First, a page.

Predictably this becomes a plot about unrequited love, and “be true to your self,” complete with Darcy showing up in Lilliput on her own—so that Gulliver can make things right. Will he or won’t he succeed? Meanwhile, the antagonist, General Edward (Chris O’Dowd), the thwarted love interest of Princess Mary, takes on Gulliver for control of Lilliput in nothing less than a robot outfit that assembles itself like something out of a “Transformers” film. I’m not kidding. The story digresses from there with a series of ever more ridiculous “made for Jack-Black vignettes” (like Jack in a lady’s dress inside a dollhouse forced by a “giant girl” to kiss a male doll) that grow tiresome after a point and culminate with an ending that is laughable, and I mean—not in a good way. If you want to imagine the worst anti-war dance number ever created (done to none other than the blatant 1969 anti-Vietnam War song called “War” by Edwin Starr) to make a point about war’s futility, then see the ending to this film, and imagine no more.

Content for concern and spiritual summary

Overall, this film sort of lost its way from the beginning, not being sure of what kind of movie it wanted to become. The PG rating is definitely lax, since the scatological humor along with wedgies, buttocks (you see Jack’s butt crack which eventually falls on top of a Lilliputian soldier) and excessive fat jokes are not appropriate for the younger kids, nor is the cleavage of the 18th century royalty, or the sexual innuendoes like “tell her she’s sexy” and General Edward pointing to Emily’s breasts as two reasons he loves her. She responds with, “That’s not appropriate,” and the boys in my audience chuckled with a muffled laugh. There are the Lilliputians hired for Gulliver’s amusement to perform “Kiss” songs, and freeze on command with tongues hanging out, that are disturbing—just one more scene, like many others, which seem out of place. These things combine with the contrived title of “lameass”—said several times in jest—as a supposed honorable title (from Gulliver’s world) all added to material which borders PG-13 in terms of rating. Also noted in my darkened theater scribble, were two OMG’s or a variation thereof.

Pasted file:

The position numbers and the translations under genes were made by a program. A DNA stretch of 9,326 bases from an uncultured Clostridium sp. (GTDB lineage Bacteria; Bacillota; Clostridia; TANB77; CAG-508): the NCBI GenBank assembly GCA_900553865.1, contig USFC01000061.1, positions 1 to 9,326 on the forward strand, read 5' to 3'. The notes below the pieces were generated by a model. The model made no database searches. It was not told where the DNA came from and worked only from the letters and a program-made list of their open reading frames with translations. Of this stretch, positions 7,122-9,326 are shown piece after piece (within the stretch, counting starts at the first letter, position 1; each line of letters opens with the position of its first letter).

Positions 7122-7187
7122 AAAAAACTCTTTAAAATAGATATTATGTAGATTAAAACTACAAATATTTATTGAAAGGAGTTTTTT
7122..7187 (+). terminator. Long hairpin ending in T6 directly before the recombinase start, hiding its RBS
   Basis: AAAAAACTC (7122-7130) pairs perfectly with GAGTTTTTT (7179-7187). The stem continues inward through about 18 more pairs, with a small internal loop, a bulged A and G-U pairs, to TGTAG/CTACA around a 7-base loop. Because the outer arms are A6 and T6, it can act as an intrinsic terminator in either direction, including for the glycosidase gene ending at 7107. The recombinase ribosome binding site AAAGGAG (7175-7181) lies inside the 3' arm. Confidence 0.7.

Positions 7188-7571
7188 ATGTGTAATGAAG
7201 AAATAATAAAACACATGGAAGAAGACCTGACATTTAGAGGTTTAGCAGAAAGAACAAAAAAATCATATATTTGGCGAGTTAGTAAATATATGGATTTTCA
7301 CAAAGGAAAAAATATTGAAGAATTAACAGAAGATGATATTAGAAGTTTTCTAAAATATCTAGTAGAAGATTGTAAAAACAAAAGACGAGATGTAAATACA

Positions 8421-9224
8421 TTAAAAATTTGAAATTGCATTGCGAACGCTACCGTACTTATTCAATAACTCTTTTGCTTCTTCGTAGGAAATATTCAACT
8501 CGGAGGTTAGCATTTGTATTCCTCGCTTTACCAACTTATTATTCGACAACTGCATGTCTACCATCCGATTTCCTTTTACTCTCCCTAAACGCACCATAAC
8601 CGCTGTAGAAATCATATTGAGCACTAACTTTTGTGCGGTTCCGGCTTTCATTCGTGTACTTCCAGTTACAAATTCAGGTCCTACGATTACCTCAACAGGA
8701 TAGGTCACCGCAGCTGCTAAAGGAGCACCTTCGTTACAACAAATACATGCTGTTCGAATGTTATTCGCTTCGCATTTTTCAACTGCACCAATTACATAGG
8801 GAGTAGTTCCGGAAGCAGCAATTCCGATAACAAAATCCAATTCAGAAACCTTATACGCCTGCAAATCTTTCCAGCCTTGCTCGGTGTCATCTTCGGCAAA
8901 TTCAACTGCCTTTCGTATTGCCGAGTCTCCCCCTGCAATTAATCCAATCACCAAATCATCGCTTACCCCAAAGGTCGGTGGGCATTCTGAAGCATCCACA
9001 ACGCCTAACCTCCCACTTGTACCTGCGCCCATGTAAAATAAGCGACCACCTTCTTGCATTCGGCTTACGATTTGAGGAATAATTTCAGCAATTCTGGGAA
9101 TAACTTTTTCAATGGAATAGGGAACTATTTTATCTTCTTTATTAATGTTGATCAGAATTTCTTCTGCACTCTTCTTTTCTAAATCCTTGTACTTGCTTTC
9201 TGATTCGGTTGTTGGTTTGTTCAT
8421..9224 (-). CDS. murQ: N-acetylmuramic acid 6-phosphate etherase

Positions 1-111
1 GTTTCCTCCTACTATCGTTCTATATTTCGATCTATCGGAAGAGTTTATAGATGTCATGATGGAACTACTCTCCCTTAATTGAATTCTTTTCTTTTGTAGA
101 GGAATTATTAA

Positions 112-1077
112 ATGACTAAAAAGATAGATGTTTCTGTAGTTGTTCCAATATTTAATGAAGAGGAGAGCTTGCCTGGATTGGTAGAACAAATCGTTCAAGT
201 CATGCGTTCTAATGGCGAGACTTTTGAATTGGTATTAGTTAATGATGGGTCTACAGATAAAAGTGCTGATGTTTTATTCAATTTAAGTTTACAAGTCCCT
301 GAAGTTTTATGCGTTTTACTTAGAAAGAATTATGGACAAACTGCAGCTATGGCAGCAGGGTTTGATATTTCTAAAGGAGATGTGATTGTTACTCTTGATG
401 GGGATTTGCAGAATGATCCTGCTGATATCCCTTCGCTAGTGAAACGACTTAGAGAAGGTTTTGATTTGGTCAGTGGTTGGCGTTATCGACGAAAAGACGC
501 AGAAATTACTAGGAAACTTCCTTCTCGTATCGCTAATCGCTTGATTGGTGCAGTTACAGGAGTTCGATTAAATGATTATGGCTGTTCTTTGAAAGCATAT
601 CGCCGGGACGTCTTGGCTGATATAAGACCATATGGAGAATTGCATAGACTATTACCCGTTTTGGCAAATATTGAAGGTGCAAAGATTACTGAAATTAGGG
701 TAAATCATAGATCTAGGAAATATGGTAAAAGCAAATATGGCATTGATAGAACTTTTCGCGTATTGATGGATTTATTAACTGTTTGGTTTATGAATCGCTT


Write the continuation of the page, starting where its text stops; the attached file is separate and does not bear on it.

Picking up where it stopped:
Finally, there is one scene that is—more than distasteful—where Gulliver drops his pants and puts out a fire in the King’s chamber by urination. While a similar event did happen in the book, the circumstances were not even close in resemblance, and he certainly didn’t spray all over a host of the Lilliputians for a cheap laugh as is done in the film. I read once of one 4th grader’s response to this “fire extinguisher scene” when the teacher read this aloud to her class. “That’s not funny! That’s despicable. No one will like that!” said the boy. To which she replied, “Well, maybe a few boys would.” That’s about what it was, a few laughs, but mostly disgust from the audience today. [In the book it was the Queen’s apartment and was thought by many to be a reference to Swift’s extinguishing the flames of Catholicism while defending Protestantism in the name of Queen Anne.]